Mayor on Duty

I have two important updates this week. Both will impact our community in the coming weeks.

The Highlands/Cashiers Community Vaccination Clinic is a great success.

On Sunday about 480 people were vaccinated. The clinic is a model for how volunteers and nonprofit groups can work together to provide a critical service for the community.

Tom Neal, the clinic organizer, and the volunteers were ready to vaccinate even more people yesterday. But, the clinic was closed because no vaccine was available. 

There appears to be a severe shortage of vaccine across the nation. While we have the system to put vaccine in arms as soon as it arrives, this supply shortage prevents us from doing so. Macon and Jackson County are dependent on vaccine allocations from the state.

I worry that our counties, as well as all of Western Carolina, may not be getting a full allocation of vaccine. There are some accounts that a higher portion of vaccine is being diverted to larger metropolitan areas. 

There may be a misperception that the outlying counties in Western Carolina simply don’t have the systems in place to vaccinate people. Our community clinic has demonstrated that is not necessarily the case.

If you share my concern, please call the governor’s office at 912.814.2000 and let your concern be known, that equitable allotments of vaccine should be sent to the counties and programs of Western Carolina. The governor can also be contacted by clicking HERE.

Despite these vaccine shortages, registration for vaccinations will continue. An appointment list is being maintained, and as vaccine becomes available people on the list will be notified when to come to the clinic for vaccination.

The other big update concerns the paving of Main Street by NCDOT. Our town manager, town engineer and I met with DOT engineers and the paving contractor last Friday afternoon. The group actually walked Main Street to examine paving issues.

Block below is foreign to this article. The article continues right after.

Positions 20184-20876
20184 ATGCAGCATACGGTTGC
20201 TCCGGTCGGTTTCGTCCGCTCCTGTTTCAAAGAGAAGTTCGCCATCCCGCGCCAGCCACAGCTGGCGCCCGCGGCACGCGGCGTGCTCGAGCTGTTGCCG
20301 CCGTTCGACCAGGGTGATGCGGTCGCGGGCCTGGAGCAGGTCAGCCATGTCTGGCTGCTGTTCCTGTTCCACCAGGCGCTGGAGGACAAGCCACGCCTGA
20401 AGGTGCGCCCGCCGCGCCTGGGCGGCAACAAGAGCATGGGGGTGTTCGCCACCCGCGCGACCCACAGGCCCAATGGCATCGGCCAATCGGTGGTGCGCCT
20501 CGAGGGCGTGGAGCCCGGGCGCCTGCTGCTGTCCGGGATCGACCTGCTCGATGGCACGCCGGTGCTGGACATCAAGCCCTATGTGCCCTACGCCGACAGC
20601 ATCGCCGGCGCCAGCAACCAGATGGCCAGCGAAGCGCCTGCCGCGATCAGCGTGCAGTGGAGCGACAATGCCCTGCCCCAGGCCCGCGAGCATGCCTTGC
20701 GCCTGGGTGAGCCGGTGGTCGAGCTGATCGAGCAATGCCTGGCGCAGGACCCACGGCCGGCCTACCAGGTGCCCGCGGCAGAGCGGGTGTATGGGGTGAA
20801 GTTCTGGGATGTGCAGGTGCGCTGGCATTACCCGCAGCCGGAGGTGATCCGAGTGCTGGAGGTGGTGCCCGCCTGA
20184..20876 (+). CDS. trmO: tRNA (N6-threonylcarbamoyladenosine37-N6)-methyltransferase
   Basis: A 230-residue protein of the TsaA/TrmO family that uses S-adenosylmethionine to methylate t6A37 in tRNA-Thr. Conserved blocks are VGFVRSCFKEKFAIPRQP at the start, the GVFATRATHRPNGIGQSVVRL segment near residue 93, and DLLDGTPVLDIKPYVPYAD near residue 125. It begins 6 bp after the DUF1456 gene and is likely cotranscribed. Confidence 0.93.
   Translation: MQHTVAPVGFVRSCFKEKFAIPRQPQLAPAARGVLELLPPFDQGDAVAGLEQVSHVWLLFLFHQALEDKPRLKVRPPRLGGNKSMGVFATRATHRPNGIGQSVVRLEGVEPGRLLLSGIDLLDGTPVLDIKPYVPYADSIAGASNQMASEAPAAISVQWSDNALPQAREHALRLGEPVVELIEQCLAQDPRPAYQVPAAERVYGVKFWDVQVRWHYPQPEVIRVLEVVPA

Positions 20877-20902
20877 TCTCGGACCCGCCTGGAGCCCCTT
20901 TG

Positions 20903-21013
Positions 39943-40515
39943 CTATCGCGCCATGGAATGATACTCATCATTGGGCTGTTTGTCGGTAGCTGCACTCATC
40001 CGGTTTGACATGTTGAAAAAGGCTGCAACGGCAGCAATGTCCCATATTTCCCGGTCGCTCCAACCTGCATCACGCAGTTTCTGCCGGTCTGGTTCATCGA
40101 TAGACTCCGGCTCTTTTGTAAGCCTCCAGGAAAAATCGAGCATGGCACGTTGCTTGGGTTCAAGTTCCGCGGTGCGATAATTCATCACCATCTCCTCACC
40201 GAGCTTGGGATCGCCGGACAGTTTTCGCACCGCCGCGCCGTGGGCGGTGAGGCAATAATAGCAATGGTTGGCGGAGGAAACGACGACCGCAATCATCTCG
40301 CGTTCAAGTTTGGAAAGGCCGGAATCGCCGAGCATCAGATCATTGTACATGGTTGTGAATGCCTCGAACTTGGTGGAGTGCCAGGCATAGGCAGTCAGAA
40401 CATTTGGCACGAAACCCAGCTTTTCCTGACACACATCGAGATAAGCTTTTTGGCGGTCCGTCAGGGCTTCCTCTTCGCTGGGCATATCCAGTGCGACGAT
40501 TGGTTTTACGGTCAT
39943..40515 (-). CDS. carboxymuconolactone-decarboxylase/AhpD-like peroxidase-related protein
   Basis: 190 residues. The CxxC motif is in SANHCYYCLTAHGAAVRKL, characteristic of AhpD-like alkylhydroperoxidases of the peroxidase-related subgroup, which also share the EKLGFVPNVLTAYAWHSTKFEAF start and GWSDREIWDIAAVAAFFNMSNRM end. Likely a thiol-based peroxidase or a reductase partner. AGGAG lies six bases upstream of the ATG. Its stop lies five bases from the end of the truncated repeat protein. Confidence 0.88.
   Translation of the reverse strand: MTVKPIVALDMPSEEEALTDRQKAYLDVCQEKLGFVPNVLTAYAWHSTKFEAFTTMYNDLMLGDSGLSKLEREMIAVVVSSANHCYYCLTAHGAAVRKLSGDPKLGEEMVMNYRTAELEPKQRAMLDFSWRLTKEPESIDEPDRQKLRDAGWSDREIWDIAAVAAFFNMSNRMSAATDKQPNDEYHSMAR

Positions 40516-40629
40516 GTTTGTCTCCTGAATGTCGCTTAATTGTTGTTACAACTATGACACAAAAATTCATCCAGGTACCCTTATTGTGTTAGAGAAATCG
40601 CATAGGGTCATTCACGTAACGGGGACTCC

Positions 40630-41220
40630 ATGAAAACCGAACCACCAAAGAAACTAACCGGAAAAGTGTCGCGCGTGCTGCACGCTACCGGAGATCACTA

The contractor and DOT are developing a schedule for starting the downtown paving that will take approximately two weeks. The projected start date is sometime around the middle of March.  A specific timeframe should be coming soon, and we will notify everyone, especially the downtown merchants, as soon as possible.

DOT and the contractor plan to do the paving downtown as fast as possible. They will maintain an around the clock work schedule. At night the contractor will operate a huge milling machine to remove the top 1 1/2 inch of paving. 

It will be very noisy and generate a substantial amount of dust. It is a tradeoff. If the milling machine was operating during the day, visitors would be encountering not only noise, but also large clouds of dusts. 

The milling machine will shut down in the early morning hours, and paving equipment will come in and resurface the freshly milled section. During the paving, one side of the street will be closed for paving. The other side will remain open for two-way traffic, so the downtown will never be completely closed to traffic.  

The contractor believes this plan will reduce in half the time for paving the downtown area.

Once the downtown paving is complete, paving of US 64 to Buck Creek will begin, as well as paving NC 28 to Clear Creek. These two projects will go into the summer months.

We will keep everyone up to date, but plan on disruptions in late March.

  • Town of Highlands Mayor Pat Taylor

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